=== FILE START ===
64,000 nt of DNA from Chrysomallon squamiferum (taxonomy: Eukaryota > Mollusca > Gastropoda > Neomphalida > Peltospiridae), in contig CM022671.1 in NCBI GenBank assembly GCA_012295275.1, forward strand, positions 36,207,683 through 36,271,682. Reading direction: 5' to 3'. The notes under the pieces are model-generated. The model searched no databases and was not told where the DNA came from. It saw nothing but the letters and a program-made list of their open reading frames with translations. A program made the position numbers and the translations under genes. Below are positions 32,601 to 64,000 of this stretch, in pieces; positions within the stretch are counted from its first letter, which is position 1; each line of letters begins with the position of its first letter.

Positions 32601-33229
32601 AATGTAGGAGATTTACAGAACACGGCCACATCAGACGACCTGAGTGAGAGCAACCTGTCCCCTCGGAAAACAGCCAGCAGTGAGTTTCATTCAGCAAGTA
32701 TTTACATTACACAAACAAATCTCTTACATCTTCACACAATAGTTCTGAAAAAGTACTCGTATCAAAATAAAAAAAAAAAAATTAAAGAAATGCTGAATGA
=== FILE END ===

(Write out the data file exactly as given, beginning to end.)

64,000 nt of DNA from Chrysomallon squamiferum (taxonomy: Eukaryota > Mollusca > Gastropoda > Neomphalida > Peltospiridae), in contig CM022671.1 in NCBI GenBank assembly GCA_012295275.1, forward strand, positions 36,207,683 through 36,271,682. Reading direction: 5' to 3'. The notes under the pieces are model-generated. The model searched no databases and was not told where the DNA came from. It saw nothing but the letters and a program-made list of their open reading frames with translations. A program made the position numbers and the translations under genes. Below are positions 32,601 to 64,000 of this stretch, in pieces; positions within the stretch are counted from its first letter, which is position 1; each line of letters begins with the position of its first letter.

Positions 32601-33229
32601 AATGTAGGAGATTTACAGAACACGGCCACATCAGACGACCTGAGTGAGAGCAACCTGTCCCCTCGGAAAACAGCCAGCAGTGAGTTTCATTCAGCAAGTA
32701 TTTACATTACACAAACAAATCTCTTACATCTTCACACAATAGTTCTGAAAAAGTACTCGTATCAAAATAAAAAAAAAAAAATTAAAGAAATGCTGAATGA